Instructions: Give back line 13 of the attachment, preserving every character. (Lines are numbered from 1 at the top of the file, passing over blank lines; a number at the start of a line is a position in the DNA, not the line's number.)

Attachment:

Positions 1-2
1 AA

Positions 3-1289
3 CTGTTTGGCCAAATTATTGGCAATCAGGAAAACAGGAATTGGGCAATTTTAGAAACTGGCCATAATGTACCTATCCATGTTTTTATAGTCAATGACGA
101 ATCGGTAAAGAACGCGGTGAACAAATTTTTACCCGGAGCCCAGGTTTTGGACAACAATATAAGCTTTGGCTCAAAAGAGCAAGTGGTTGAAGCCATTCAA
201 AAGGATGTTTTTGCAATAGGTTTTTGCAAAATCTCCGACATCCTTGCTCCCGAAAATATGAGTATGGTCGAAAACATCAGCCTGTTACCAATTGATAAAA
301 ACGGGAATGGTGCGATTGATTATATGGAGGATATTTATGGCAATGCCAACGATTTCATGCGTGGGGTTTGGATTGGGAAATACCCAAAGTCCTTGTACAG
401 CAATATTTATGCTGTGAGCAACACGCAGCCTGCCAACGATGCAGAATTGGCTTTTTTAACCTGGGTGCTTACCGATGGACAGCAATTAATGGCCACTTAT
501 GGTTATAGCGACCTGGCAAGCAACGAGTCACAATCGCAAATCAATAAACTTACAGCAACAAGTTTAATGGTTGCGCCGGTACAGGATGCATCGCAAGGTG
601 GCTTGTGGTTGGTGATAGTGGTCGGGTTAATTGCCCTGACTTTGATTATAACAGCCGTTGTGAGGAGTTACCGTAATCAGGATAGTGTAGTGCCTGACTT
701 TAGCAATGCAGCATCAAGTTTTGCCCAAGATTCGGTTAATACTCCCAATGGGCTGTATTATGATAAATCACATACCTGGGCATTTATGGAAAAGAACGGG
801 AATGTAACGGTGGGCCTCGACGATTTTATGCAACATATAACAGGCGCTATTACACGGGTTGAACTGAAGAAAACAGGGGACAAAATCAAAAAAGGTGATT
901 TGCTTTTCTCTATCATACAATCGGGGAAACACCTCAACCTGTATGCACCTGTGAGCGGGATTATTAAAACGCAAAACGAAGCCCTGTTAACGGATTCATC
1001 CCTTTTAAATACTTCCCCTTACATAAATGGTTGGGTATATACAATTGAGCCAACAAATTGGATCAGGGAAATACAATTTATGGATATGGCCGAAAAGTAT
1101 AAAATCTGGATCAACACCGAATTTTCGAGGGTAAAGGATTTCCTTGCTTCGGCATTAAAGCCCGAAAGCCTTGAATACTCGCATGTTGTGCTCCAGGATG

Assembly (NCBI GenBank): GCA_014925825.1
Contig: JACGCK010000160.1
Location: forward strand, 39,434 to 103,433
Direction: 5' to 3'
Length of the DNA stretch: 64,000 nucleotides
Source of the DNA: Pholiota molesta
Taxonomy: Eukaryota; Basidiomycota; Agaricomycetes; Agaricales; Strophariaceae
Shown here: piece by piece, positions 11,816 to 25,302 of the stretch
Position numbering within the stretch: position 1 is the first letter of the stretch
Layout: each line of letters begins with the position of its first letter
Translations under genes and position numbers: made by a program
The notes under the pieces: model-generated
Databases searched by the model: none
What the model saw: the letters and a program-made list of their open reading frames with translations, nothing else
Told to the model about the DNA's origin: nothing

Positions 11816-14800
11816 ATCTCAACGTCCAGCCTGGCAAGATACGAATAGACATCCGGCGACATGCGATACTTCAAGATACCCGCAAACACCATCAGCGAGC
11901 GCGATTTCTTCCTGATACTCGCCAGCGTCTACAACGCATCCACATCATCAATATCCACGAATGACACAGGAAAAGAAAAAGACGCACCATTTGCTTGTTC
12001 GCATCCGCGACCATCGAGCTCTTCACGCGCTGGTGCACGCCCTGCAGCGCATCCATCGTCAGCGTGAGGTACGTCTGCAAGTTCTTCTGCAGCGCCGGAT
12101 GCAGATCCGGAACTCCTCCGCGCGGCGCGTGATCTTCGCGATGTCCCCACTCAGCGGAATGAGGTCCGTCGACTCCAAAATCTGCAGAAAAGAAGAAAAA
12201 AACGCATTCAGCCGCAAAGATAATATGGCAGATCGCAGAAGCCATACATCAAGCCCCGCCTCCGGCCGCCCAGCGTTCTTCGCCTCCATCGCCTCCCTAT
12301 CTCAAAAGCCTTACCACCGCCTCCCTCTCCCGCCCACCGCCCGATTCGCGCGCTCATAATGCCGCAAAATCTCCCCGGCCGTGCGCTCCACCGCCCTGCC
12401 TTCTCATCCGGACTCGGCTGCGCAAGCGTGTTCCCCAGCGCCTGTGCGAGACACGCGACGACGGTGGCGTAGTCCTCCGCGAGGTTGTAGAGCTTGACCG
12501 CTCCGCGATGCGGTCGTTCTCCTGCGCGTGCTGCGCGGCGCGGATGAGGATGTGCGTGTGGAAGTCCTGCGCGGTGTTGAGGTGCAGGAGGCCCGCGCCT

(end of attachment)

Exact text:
901 TGCTTTTCTCTATCATACAATCGGGGAAACACCTCAACCTGTATGCACCTGTGAGCGGGATTATTAAAACGCAAAACGAAGCCCTGTTAACGGATTCATC